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#2 -- [1983]

Biblio-Notes (ISSN 1076-8947) is published twice a year by the English and American Literature Section of the Association of College and Research Libraries, a division of the American Library Association. Paper subscriptions are free to members of the section.

Editor: Will Goodwin, University of Texas at Austin

Copyright 1983 by the American Library Association.

MINUTES: Business Meeting, Los Angeles, June 28, 1983

1. New officers were introduced:
Valmai Fenster, Chair
Craig Likness, Vice-Chair, Chair-Elect
Elaine Franco, Secretary

2. The proposed Bylaws for the Discussion Group were adopted with some minor revisions.

3. The Subgroup on Little Magazines continues to work on its project. Subgroup chair, Charles Brownson was not present and there was no report.

4. The steering committee for the Guide to Selection Tools project has decided to pursue a plan for publication. Committee members are Marcia Pankake, Craig Likness, Bill McPheron, and Bill Allan. Twenty-four different topics have been suggested. The steering committee will regroup these under manageable rubrics. There have not been many volunteers for writing essays. Potential publishers and a tentative timetable were discussed. If ACRL published the quide, would the text have to be approved by ACRL? Does anything emanating from an ACRL body (such as a discussion group) have to go before ACRL for approval? The need for ACRL approval could significantly extend the publication schedule.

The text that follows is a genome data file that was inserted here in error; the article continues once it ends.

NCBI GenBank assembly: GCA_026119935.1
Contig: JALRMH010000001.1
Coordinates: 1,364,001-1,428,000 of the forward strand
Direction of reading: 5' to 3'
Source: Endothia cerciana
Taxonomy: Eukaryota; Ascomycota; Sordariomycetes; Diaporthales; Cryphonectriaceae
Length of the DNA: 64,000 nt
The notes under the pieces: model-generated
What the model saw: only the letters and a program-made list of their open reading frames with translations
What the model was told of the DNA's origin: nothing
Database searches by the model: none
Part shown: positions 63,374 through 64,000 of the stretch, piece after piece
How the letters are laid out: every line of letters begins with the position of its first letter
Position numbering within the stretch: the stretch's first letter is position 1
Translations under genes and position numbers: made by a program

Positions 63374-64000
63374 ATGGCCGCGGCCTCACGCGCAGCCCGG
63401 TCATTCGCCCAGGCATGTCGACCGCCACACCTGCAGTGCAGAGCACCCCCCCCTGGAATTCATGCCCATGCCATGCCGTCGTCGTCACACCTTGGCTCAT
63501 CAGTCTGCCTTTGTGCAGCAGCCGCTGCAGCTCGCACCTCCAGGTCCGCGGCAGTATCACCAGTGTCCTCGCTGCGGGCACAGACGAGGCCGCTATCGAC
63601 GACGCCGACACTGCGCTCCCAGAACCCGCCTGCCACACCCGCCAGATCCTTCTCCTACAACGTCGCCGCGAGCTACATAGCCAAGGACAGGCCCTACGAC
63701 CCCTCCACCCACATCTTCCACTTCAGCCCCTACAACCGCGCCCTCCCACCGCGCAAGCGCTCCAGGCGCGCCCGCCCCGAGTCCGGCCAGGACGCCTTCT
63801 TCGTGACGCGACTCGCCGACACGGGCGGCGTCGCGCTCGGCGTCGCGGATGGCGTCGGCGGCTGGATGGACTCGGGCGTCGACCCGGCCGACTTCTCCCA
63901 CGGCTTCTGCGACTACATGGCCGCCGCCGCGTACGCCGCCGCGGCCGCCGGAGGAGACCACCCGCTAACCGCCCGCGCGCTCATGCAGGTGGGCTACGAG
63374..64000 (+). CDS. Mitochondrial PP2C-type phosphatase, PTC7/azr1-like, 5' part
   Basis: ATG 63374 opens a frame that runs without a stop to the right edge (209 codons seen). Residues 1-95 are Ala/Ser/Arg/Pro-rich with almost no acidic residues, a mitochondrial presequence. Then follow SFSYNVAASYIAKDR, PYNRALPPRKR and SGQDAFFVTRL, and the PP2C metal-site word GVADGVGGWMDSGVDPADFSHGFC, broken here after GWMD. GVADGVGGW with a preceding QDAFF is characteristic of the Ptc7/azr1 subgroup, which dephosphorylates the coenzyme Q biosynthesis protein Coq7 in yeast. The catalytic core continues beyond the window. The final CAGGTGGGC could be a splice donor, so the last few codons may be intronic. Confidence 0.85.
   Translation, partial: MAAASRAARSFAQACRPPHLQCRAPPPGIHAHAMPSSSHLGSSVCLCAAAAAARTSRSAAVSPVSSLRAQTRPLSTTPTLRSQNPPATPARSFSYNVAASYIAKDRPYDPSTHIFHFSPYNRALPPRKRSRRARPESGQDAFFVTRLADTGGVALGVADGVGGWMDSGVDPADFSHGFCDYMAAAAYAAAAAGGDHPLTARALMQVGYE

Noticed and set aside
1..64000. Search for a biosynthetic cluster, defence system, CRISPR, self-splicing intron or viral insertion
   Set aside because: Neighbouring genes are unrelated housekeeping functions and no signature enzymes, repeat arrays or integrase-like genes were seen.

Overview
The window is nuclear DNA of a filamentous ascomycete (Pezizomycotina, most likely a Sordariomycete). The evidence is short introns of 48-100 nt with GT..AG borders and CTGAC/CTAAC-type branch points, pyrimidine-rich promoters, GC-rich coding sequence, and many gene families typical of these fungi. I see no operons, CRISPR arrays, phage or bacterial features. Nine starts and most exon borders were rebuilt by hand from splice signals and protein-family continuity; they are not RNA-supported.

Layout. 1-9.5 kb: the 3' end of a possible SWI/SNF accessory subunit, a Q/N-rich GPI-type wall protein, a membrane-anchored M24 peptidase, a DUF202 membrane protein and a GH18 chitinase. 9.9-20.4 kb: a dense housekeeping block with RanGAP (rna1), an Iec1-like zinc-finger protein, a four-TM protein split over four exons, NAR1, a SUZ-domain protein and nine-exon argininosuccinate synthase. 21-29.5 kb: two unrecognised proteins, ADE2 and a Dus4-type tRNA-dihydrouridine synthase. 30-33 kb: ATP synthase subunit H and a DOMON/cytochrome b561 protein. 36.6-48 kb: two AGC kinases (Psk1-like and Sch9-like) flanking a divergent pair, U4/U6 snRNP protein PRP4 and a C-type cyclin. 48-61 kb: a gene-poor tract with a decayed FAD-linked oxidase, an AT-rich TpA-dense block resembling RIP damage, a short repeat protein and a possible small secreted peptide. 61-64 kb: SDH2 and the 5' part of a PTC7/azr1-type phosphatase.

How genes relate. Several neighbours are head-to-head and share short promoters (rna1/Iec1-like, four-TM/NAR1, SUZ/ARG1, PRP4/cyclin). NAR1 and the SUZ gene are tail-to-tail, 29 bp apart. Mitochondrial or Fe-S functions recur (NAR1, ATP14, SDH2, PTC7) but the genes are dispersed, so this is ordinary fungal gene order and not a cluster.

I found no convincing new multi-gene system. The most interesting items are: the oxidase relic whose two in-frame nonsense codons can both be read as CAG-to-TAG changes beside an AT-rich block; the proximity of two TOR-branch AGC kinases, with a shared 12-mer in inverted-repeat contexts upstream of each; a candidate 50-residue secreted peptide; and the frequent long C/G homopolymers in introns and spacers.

Marcia Pankake said that the Collection Management and Development Committee of ACRL is working on a related guide to selection sources. The CMDC publication will include an essay on Literature, but this should not prevent the Discussion Group from treating the subject in greater detail. The CMDC prospectus included a table of contents, list of contributors, and sample chapters.

5.It was decided to keep Biblio-notes as the title for the Discussion Group newsletter. The next issue will Include an updated mailing list of over 70 names.

6. Patricia Case, Chair of the SRRT Alternatives in Print Task Force, asked the Discussion Group to co-sponsor a program on alternative presses, including political and literary publishers. The RASD Women's Materials and Women Library Users Discussion Group and the SRRT Feminist Task Force are co-sponsors.

7. Scott Stebelman suggested that the steering committee consider ways to inform more librarians about the Discussion Group, perhaps through flyers at conferences or letters to libraries.

Elaine A. Franco